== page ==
Where we came from
The Children’s Legal Centre grew from the work of the Observatory on Children’s Human Rights. The Observatory works on embedding rights through organisational and strategic change, on methods of empowering children to conduct research and on international human rights treaty monitoring. However, despite Wales’ progressive legislative and policy framework on children’s human rights, it was the only UK nation not to have a children’s legal centre!
In 2016, with the help of the Paul Hamlyn Foundation and collaborative engagement with many people and organisations, the Children’s Legal Centre was launched. From this point the CLC has captured a number of grants and donations to develop aspects of its work as well as for overall business development. We have been supported by the Legal Education Foundation and Legal Education Research Network, and have the ongoing support of Swansea University.
Although the CLC is still in early days of development, we are now able to offer legal advice through the Swansea Law Clinic. We will launch the first stage of our Legal Information Project at the Senedd on the 20th June 2018. This provides information to children and young people about the law in areas such as education, housing and health. To see this information please go to How the Law Affects Me.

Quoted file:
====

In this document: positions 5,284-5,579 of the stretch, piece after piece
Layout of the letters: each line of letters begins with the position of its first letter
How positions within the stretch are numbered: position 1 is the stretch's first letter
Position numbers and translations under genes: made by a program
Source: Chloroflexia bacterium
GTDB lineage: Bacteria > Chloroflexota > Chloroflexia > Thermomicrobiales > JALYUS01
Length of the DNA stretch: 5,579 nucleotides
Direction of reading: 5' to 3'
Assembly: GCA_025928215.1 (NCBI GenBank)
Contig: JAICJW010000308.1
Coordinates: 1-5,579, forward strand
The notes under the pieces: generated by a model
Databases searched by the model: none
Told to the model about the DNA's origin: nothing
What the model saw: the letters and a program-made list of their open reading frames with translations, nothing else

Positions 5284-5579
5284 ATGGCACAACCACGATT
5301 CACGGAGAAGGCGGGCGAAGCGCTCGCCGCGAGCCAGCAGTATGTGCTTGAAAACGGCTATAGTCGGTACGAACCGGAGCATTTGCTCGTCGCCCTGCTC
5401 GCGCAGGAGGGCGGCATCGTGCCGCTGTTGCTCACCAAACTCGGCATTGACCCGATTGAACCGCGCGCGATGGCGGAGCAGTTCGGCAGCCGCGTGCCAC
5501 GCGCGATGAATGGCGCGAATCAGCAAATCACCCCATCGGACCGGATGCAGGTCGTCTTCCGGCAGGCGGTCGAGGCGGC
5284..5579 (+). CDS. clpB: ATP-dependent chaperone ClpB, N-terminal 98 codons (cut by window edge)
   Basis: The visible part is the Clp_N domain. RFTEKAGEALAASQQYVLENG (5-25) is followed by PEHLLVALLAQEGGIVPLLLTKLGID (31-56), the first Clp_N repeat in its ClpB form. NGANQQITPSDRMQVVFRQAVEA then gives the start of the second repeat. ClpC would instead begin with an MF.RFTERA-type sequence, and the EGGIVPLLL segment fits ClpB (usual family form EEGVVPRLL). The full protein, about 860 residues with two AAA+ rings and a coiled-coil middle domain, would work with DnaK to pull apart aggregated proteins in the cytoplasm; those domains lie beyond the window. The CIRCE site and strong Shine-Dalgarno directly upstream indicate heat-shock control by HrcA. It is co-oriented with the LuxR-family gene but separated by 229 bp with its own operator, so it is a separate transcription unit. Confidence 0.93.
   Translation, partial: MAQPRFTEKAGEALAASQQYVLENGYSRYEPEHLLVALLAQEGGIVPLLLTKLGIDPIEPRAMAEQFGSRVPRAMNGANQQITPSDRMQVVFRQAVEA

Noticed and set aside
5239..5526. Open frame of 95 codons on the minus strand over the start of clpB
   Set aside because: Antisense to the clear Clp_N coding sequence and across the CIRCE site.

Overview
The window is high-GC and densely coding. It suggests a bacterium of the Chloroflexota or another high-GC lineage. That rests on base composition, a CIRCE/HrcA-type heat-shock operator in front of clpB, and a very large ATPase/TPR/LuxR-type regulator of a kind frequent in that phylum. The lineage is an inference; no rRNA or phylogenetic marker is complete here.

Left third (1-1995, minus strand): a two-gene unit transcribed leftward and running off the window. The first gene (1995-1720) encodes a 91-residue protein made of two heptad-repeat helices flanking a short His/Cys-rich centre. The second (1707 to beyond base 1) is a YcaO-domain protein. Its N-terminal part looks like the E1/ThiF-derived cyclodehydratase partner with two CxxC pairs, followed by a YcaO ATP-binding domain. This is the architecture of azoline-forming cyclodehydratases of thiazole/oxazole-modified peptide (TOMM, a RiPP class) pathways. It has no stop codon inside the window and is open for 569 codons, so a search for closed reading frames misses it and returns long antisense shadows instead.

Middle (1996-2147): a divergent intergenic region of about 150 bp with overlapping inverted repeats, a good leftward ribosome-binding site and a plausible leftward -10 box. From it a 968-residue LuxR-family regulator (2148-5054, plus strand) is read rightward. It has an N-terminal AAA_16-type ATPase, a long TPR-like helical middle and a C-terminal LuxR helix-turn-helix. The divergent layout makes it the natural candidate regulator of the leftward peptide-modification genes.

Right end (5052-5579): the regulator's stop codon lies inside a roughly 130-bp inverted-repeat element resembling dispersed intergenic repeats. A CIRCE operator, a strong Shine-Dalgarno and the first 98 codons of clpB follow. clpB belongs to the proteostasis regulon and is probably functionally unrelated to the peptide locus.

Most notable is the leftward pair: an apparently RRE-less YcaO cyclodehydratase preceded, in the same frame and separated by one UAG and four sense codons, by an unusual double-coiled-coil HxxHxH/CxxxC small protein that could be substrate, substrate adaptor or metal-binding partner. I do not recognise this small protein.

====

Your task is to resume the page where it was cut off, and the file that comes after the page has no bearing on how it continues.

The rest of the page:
We are working with other law schools, lawyers and anyone who wants to make children’s human rights a reality and make the law accessible to children. Please get in touch if you would like to be part of our growing network of supporters or if you would benefit from any of our services.
Why we do what we do
Despite Wales’ commitment to the human rights of children, evident in the passing of the Rights of Children and Young Persons (Wales) Measure 2011, there is not enough publicly available information, advice and support, especially for children and young people, on the law in Wales. Research conducted by youth and civil society organisations for the periodic state Party examinations under the UNCRC showed children and young people having low levels of knowledge of, and lack access to information about, the law. Additionally, our snapshot survey in 2016 found that of 150 11-18 year olds, 106 didn’t think they were given enough opportunities to learn about law and the most likely places young people would go for legal advice were the internet and their parents. Not one respondent said they would go to a lawyer!
We’ve learned too from organisations that provide advocacy, helplines or other support to children, like the Children’s Commissioner for Wales, Meic, NYAS and Tros Gynnal Plant, that lack of legal advice and information is a problem. And we’ve learned from practising lawyers that they are ready to help. So, the reason we do what we do is simple: we have identified a need; we have found people who want to work together to meet that need and we have found a way to start to make it happen.